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Young people hate LinkedIn

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Young people hate LinkedIn

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There are just no young people on LinkedIn. Young people complain that there are no jobs when they get out of college, but the fact that they aren’t on LinkedIn makes me think they aren’t trying very hard to look. They certainly aren’t doing what they can. Who failed to give young people the memo on this one?

I was recently investigating my LinkedIn followers, as well as the “People You May Know” section and I learned two things, 1) LinkedIn has absolutely no idea who I know, and, 2) young people just aren’t on there. Other than the few of my generation who work at the same company as me, I simply cannot find them.

World’s Largest Professional Network of Older People

There’s a fundamental problem with LinkedIn being a place for professionals if it does not attract the youngest professionals like recent college grads. This isn’t a great mystery and I can see a few reasons for this.

Social networking - The first problem is that there are no young people on LinkedIn. This sounds circular to say that the reason why there are no young people on the site is because there are no young people on the site, but it is probably the biggest issue LinkedIn faces. If my Facebook friends of my age are not there, and these are some of the closest people I know, then there is really no reason for me to be there, either. I will just talk to them on Facebook.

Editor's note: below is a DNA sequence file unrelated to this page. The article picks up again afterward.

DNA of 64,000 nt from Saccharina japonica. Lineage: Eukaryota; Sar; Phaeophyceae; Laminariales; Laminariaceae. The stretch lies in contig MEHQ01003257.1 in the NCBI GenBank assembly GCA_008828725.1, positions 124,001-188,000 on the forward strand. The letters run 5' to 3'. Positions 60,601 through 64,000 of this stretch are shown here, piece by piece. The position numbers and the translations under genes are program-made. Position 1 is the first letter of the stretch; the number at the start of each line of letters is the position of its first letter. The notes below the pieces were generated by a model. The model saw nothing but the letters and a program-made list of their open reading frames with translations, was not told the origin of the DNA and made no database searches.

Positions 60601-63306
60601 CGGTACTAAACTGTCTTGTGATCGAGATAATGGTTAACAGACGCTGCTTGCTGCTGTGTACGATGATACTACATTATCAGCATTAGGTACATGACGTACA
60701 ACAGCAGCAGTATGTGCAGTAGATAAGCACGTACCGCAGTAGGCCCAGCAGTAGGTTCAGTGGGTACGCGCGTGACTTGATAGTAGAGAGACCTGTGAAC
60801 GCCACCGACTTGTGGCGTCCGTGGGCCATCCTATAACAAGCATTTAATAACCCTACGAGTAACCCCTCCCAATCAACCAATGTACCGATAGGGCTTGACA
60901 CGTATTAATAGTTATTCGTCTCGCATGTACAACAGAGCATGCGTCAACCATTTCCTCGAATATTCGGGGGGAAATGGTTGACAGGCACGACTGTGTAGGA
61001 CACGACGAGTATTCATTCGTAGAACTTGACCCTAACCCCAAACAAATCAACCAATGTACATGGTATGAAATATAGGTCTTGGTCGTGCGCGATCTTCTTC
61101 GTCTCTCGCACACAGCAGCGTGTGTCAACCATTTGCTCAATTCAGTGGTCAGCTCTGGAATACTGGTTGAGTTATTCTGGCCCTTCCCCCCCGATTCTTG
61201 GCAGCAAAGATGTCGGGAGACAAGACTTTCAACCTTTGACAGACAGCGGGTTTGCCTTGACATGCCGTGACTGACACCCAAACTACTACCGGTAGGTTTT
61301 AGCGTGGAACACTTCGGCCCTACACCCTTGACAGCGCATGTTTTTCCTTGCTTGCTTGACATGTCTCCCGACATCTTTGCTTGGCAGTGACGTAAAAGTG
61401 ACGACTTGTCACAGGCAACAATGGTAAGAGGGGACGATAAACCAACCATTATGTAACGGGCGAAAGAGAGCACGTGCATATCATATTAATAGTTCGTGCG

If all I see are a bunch of grey hairs that I don’t know, despite LinkedIn thinking I do, then I lose interest fairly fast. LinkedIn’s version of social is not social to a digital native. Sorry, older folks.

Ruling the roost - The second problem the site faces is that it is a realm where young, social people cannot reign supreme. Forget that there are no videos of cats, or funny memes. Young people just don’t want to fill out the sections with that one internship they hated for three months and their high school GPA because it just looks embarrassing. On Facebook, we can share our best moments and look like superstars, but there really is no hiding the shame when all you have to brag about is you were once a pencil pusher over the summer. It is not a superiority issue we have here, it is that if our future employers are actually lurking these sites, it is almost damaging to our careers to put such a skimpy resume up there.

People make a big deal about LinkedIn users not being secure enough to use a picture of themselves, but imagine not having anything to fill out in the experience section.

The Weakest Linked-Ins

I hear the arguments now. “Young people should start networking early and people will understand that they are just beginning their futures.” I agree with that, but since it is such a public site, then employers are inevitably going to keep searching around until they find someone with more experience. The Internet really isn’t as forgiving as it should be and we youngsters know that.

So what’s it going to take to get young people on LinkedIn? Short of calling it Facebook, you are really going to have to wait until they get a job they are proud of and feel settled in. Until that point, they simply aren’t “professionals” in anything. LinkedIn totes that it is the largest network of professionals because of course they want to be the biggest and best in their market. However, if LinkedIn was a 20 year old college student who wasn’t the best in anything, it wouldn’t want to join itself either.


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